Through these prose passages that interrupt the dialogue and action of the play, Miller establishes the particular quality of Salem society that makes it particularly receptive to the repression and panic of the witch trials. The Puritan life in Salem is rigid and somber, allowing little room for people to break from the monotony and strict work ethic that dominated the close-knit society. Furthermore, the Puritan religious ethic informed all aspects of society, promoting safeguards against immorality at any cost to personal privacy or justice. The Puritans of Massachusetts were a religious faction who, after years of suffering persecution themselves, developed a willful sense of community to guard against infiltration from outside sources. It is this paradox that Miller finds to be a major theme of The Crucible: in order to keep the community together, members of that community believed that they must in some sense tear it apart. Miller relates the intense paranoia over the integrity of the Puritan community to their belief that they are in some sense a chosen people, who will forge a new destiny for the world. This relates strongly to the political climate of the early 1950s in which Miller wrote The Crucible. After the end of World War II, the United States found itself engaged in a struggle for political supremacy with Communist forces, in particular the Soviet Union. Just as the Salem authorities believed that witchcraft threatened their community, many Americans during this time saw Communism as a threat to the American way of life.
Of course, Morris has several reasons to avoid speaking the bitter truth, but the main reason is because he's a liar. We can separate Morris' hesitant and incomplete confession to Catherine from his energetic voluble self-advertisements at the beginning of the novel. Morris lied so much that gullible Catherine couldn't help but consider him "artistic," as Aunt Penniman considered him "imperious." Morris is a fictional character who fictionalizes himself into a hero. His rakish poverty is redone as a moral tableau, some youthful excess from which Morris has drawn a lesson. Morris styles himself as a Spanish teacher, a stranger who has been around the world, and a commodities merchant who works downtown and most suddenly leave for New Orleans (Philadelphia) to speculate on cotton.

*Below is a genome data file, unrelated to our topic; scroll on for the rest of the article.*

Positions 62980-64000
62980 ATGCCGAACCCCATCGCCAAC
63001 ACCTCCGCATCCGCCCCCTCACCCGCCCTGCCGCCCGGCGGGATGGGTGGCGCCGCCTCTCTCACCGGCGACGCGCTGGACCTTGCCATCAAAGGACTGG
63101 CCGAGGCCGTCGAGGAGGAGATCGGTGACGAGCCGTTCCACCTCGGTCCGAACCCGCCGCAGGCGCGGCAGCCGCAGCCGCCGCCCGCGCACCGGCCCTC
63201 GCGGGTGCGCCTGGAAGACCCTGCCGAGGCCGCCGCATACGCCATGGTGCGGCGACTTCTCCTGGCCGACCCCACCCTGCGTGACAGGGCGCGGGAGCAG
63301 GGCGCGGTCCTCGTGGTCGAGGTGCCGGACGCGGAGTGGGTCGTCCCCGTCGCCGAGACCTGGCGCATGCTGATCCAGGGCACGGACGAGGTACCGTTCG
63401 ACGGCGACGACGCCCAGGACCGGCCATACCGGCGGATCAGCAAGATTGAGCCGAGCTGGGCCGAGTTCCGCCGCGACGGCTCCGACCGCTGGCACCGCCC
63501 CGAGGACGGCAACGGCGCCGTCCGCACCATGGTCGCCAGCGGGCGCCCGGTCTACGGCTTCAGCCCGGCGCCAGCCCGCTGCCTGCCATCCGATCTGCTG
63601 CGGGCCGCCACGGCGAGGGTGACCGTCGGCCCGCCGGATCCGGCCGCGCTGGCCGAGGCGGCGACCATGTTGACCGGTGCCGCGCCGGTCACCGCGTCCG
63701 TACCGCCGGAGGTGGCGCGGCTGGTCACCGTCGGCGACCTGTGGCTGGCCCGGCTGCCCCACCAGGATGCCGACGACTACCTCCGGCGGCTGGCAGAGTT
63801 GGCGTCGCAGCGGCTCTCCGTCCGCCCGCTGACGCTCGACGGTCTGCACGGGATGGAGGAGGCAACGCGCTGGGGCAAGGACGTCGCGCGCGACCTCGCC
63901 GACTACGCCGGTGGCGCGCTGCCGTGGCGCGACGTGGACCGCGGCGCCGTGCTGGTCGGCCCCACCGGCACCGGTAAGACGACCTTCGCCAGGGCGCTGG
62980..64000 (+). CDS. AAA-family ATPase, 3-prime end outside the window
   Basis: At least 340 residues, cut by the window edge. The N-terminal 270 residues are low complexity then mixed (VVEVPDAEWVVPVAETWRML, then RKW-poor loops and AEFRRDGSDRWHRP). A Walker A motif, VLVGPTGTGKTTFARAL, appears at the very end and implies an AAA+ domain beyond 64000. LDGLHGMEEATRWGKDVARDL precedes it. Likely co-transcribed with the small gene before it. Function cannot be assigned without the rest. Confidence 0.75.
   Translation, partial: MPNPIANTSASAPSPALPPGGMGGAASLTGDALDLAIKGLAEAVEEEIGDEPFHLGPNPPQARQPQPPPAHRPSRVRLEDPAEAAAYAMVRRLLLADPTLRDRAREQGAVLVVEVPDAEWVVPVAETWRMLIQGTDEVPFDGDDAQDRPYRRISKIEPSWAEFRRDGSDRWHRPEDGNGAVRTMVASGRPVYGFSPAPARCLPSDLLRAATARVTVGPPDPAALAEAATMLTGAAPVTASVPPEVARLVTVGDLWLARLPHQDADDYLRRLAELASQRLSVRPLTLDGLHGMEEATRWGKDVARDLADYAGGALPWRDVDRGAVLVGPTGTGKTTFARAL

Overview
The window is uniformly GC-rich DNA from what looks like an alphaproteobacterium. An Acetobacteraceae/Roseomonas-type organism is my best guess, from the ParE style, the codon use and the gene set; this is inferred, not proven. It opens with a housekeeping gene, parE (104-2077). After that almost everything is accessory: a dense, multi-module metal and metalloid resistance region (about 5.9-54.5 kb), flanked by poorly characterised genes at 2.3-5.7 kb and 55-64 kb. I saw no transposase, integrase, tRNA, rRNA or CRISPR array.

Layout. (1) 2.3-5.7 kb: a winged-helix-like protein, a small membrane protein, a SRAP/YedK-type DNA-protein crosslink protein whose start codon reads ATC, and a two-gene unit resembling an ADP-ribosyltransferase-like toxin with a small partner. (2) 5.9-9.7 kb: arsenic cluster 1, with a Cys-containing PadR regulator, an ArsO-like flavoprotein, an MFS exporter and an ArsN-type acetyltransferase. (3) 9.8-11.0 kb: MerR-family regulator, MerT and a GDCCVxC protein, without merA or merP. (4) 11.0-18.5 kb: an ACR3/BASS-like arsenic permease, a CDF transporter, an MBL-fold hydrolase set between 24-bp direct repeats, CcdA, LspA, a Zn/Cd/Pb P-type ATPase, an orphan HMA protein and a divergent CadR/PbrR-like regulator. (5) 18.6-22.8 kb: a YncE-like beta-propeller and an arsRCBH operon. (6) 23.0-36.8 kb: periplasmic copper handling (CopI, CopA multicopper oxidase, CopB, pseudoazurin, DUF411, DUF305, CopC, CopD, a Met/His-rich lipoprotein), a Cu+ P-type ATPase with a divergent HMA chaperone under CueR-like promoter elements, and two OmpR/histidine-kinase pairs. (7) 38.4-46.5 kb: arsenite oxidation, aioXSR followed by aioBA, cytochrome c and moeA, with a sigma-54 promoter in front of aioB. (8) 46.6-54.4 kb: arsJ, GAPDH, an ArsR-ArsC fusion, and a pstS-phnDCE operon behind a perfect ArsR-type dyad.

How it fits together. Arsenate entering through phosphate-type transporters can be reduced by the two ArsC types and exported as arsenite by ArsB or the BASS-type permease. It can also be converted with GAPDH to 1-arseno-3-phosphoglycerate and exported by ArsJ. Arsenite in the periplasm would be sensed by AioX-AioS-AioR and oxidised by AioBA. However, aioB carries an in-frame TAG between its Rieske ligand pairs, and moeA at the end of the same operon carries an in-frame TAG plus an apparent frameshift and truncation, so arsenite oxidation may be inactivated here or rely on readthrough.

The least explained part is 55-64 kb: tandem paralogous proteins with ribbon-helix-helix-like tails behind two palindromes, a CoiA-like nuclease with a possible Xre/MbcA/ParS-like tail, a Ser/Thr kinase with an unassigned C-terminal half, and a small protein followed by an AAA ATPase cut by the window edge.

, Rev. Parris' slave from Barbados, enters the room. She is concerned for Betty's welfare, but Parris makes her leave. , the niece of Rev. Parris, also enters, along with , who tells Rev. Parris that Dr. Griggs can find no cure for Betty's ailment. Parris has sent for Reverend Hale of Beverly, who will confirm the possibility of an unnatural cause of Betty's illness, but he orders Susanna to say nothing of unnatural causes to others. Abigail warns Parris that there are rumors of witchcraft and that the parlor is packed with people. Parris tells her that he cannot reveal that he found his daughter and niece dancing in the forest like heathens. Abigail admits to dancing and is willing to accept the punishment, but will not admit to witchcraft. Parris warns Abigail that he has enemies who will use this situation against him, and claims that he saw a dress lying on the grass and someone naked running through the trees. He thinks that Tituba was screeching gibberish when he found the girls, but Abigail says they were only singing Barbados songs. Parris demands to know whether Abigail has a good reputation, following up on rumors that her former employee, Goody Proctor, thinks Abigail is corrupt, but Abigail calls Goody Proctor a gossiping liar.
The first act establishes the primary characters of the play who instigate the Salem witch trials. Each has his particular obsessions and motivations that drive him to push for the trials. The first and perhaps most reprehensible of these characters is the Reverend Samuel Parris, a man who symbolizes the particular quality of moral repression and paranoia that drive the trials. Miller immediately establishes Parris as a man whose main concern is his reputation and status in the community, rather than the well-being of his daughter. It is Tituba who shows more concern for Betty than her father, but she is kept away from the girl's sick bed. When he discusses finding Abigail and Betty dancing in the woods, his concern is not the sin that they committed but rather the possibility that his enemies will use this scandal against him. Parris is distinctly paranoid, defending himself from all enemies even when they may not exist. The particular quality of Parris that renders him dangerous is his strong belief in the presence of evil. Even before the witchcraft paranoia, Proctor indicates that Parris showed an obsession with damnation and hell in order to strike fear into his parishioners. With the seeming presence of witchcraft in Salem, Parris now has a concrete, physical manifestation of the evil he so fears.